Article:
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I am going through Lenstra's Elliptic Curve Factorisation from Silverman's Mathematical Cryptography book.

I have understood the algorithm itself, but unable to understand a specific point the book makes.

We are trying to factor 187.

We use $E: Y^2 = X^3 + 3X + 7 \bmod 187$ with $P = (38, 112)$

When we try to calculate $5P$, we have to calculate the inverse of 11 in 187, which we are unable to since 11 isn't coprime with 187 & hence we are able to find 11 as a factor of 187.

Upto this is clear. However, after this the books says

We examine more closely why we were not able to compute $5P$ modulo 187. If we instead look at the elliptic curve $E$ modulo 11, then a quick computation shows that the point $P = (38,112) \equiv (5,2) \pmod{11}$ satisfies $5P = \mathcal O$ in $E(\mathbb F_{11})$. This means that when we attempt to compute $5P$ modulo 11, we end up with the point $\mathcal O$ at infinity, so at some stage of the calculation we have tried to divide by zero. But here “zero” means zero in $F_{11}$, so we actually end up trying to find the reciprocal modulo 11 of some integer that is divisible by 11.

We have already factored 187 & found that 11 is one of the factors. So what is the point of computing $5P$ in $\mathbb F_{11}$. What insight does this give us?

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  • $\begingroup$ My reading is that "We examine more closely" and the "quick computation" are not intended as steps in the algorithm. They are steps in the explanation of the algorithm. $\endgroup$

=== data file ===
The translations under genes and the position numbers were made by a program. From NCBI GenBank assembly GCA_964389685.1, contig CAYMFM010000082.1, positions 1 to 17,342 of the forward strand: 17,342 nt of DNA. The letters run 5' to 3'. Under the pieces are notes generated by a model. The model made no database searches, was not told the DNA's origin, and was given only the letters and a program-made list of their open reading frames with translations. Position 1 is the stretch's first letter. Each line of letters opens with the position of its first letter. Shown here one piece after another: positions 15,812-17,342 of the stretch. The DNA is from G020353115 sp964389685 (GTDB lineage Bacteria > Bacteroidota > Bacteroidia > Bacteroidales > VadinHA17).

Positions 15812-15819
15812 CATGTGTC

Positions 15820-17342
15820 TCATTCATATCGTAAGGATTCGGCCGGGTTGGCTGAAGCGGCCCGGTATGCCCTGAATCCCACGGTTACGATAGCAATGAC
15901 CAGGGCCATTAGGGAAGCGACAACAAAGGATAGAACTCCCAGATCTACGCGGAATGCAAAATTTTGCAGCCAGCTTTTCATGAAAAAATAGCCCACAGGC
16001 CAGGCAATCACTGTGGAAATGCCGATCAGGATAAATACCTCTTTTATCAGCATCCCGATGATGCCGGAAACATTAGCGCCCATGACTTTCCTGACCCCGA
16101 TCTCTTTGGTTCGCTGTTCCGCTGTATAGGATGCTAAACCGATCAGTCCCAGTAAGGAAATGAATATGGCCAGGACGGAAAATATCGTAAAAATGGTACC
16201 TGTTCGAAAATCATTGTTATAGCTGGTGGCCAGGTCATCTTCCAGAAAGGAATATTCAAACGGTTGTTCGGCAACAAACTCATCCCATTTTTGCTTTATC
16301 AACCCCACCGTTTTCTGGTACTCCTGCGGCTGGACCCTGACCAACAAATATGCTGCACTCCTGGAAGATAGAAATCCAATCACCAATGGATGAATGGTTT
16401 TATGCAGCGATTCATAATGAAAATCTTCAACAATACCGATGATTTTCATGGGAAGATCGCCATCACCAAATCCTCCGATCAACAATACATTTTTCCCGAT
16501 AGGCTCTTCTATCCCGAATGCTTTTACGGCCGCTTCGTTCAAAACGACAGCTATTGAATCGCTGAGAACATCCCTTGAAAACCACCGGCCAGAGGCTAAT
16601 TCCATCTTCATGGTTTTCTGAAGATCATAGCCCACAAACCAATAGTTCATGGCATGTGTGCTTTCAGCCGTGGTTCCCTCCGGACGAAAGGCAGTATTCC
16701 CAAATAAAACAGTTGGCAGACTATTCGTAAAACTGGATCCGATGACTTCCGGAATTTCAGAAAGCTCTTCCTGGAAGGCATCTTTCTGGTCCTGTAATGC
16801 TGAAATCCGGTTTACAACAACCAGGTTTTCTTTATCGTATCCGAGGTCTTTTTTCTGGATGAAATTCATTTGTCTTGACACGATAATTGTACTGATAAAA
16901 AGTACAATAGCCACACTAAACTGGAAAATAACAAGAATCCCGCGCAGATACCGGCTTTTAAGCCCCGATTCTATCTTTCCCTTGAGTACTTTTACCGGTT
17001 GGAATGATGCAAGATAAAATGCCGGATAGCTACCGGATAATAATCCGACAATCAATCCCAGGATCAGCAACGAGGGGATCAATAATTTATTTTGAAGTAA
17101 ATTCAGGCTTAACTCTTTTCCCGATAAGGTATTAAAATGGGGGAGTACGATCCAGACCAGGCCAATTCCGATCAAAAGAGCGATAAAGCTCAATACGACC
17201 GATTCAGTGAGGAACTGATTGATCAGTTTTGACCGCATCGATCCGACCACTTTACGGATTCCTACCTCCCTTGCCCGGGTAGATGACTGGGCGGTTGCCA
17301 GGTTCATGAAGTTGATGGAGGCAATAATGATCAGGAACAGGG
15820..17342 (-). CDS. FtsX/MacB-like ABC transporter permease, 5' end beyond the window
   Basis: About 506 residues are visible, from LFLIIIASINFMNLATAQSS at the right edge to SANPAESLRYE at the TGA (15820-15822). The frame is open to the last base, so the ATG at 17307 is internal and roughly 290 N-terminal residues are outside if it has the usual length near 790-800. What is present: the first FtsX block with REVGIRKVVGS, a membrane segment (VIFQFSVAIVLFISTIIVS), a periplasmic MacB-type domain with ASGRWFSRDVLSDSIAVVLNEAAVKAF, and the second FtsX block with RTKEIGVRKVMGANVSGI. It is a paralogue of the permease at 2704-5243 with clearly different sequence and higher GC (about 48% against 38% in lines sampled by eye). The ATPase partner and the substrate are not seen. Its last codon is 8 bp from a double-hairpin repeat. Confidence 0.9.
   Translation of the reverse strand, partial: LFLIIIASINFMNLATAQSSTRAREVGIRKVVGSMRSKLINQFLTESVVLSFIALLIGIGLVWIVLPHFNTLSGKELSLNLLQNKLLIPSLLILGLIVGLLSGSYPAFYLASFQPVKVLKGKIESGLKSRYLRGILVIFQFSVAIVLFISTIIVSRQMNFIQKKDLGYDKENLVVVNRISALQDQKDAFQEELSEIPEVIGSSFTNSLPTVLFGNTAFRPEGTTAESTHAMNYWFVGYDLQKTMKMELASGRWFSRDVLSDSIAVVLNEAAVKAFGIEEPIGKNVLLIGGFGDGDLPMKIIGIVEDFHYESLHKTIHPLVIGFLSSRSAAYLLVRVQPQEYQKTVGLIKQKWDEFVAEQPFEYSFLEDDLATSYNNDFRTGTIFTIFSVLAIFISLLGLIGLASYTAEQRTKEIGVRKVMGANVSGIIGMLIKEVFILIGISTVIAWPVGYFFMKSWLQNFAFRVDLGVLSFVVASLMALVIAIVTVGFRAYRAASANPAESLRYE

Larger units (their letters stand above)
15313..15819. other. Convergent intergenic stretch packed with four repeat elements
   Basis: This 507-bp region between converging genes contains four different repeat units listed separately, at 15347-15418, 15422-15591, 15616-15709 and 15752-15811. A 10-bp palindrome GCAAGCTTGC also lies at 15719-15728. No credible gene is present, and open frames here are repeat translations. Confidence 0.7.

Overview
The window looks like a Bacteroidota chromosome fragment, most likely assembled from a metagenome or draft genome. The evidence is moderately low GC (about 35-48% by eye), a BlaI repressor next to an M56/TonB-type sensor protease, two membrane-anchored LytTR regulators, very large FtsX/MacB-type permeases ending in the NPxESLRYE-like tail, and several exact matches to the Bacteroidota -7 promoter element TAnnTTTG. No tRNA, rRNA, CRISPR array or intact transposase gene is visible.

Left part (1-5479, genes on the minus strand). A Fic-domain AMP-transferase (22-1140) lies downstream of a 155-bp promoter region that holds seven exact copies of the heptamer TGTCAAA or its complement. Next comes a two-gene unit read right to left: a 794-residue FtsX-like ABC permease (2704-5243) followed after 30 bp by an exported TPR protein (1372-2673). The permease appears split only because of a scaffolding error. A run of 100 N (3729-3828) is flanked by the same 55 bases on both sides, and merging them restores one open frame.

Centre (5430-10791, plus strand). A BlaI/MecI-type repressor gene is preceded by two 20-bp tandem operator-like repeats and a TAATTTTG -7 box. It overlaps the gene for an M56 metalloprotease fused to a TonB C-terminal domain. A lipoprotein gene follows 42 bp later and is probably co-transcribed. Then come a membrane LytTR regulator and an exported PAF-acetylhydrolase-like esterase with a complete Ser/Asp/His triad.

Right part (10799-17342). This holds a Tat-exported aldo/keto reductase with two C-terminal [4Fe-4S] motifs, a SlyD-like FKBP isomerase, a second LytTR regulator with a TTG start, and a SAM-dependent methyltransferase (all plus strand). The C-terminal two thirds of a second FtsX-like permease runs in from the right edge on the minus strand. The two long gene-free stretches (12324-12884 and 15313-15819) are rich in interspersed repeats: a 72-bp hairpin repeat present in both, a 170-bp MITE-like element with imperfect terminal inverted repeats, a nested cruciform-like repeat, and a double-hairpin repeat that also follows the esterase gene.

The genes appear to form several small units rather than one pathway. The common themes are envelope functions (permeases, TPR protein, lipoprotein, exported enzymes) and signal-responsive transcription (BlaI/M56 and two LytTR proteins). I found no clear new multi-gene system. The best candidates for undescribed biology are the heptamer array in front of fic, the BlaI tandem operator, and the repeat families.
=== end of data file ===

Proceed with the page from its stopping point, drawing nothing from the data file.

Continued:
– fgrieu
    Sep 15 at 11:35
  • $\begingroup$ @fgrieu - yes, I understand it's not a step in the algo. But I am unable to figure out what exactly it explains - that's the question $\endgroup$
    – user93353
    Sep 15 at 12:01
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The quote invites computing $5\,P$ on the Elliptic Curve of equation $E:\ Y^2\equiv X^3+3X+7\pmod{11}$ in order to experimentally come to the realization this is the point at infinity $\mathcal O$ (the neutral of point addition), and get the intuition that's why the computation of $5\,P$ on the Elliptic Curve of equation $E:\ Y^2\equiv X^3+3X+7\pmod{187}$ (as performed by the algorithm) yields a value that can't be inverted modulo $187$.

This all comes from the Chinese Remainder Theorem. Possible statements and consequences of that are: for $n=p\,q$ with $\gcd(p,q)=1$ (including $n=187$ , $p=11$ , $q=17$ as in the example)

  • Any quantity modulo $n$ can be equivalently computed modulo $p$ and modulo $q$.
  • The ring of integers modulo $n$, noted $\mathbb Z_n$, has a canonical isomorphism with $\mathbb Z_p\times\mathbb Z_q$.
  • For any integer $z$ in $[0,n)$ we can uniquely define $z_p=z\bmod p$ and $z_q=z\bmod q$, and then it holds $z=\left((q^{-1}\bmod p)\,(z_p-z_q)\bmod p\right)\,q+z_q$.